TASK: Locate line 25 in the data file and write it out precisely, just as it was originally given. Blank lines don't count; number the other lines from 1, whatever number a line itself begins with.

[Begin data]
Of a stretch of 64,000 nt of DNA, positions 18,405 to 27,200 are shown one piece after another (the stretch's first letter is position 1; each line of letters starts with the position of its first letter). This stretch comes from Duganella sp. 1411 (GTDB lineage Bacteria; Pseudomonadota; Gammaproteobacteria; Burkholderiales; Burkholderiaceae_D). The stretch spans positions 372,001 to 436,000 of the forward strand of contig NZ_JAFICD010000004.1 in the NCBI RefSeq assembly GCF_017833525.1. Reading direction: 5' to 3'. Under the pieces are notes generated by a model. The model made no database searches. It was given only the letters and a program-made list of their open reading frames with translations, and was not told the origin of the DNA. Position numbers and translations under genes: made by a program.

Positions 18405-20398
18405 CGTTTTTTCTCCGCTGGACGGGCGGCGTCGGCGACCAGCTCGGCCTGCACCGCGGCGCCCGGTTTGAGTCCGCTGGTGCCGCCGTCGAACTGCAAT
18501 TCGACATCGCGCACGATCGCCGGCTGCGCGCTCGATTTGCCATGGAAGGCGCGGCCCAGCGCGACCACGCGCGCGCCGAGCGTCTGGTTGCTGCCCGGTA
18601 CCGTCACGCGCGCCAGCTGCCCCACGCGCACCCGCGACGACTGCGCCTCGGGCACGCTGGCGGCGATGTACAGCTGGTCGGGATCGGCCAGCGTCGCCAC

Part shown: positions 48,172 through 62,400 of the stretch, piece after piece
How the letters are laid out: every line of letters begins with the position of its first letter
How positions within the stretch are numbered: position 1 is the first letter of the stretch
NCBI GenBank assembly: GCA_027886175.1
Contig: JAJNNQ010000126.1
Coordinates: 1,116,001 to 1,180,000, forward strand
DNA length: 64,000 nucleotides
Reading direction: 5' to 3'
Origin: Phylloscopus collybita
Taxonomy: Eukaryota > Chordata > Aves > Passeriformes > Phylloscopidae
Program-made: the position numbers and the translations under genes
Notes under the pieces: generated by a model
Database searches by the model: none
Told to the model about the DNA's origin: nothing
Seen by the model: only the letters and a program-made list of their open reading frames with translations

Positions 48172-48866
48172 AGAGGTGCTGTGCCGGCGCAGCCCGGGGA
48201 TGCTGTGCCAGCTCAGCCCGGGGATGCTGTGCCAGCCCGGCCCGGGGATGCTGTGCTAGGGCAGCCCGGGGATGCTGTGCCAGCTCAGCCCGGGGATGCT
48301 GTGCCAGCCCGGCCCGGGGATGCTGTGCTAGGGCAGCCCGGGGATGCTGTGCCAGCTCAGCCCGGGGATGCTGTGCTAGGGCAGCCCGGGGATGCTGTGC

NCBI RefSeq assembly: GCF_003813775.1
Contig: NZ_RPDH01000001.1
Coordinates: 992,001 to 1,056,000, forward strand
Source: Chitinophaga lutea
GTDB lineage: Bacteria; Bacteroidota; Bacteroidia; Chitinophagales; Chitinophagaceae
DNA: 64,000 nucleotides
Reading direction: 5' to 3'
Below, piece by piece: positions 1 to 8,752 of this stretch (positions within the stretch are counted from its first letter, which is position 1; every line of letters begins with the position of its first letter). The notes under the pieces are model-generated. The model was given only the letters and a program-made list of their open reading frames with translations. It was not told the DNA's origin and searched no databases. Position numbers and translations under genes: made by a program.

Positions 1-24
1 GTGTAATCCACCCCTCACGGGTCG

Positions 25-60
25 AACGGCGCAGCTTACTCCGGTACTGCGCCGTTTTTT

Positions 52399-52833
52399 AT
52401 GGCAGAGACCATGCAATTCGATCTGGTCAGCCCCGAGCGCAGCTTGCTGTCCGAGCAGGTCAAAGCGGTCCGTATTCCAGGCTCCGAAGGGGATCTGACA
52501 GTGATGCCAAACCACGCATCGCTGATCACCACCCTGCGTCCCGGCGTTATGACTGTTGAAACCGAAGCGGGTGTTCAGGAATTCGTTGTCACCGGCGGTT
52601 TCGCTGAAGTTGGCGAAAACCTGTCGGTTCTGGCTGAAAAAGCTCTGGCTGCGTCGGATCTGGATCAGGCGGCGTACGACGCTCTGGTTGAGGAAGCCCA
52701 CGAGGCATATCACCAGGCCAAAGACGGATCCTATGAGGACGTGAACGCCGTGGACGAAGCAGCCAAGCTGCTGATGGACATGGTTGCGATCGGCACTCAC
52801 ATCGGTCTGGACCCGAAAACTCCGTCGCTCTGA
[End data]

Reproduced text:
NCBI RefSeq assembly: GCF_003813775.1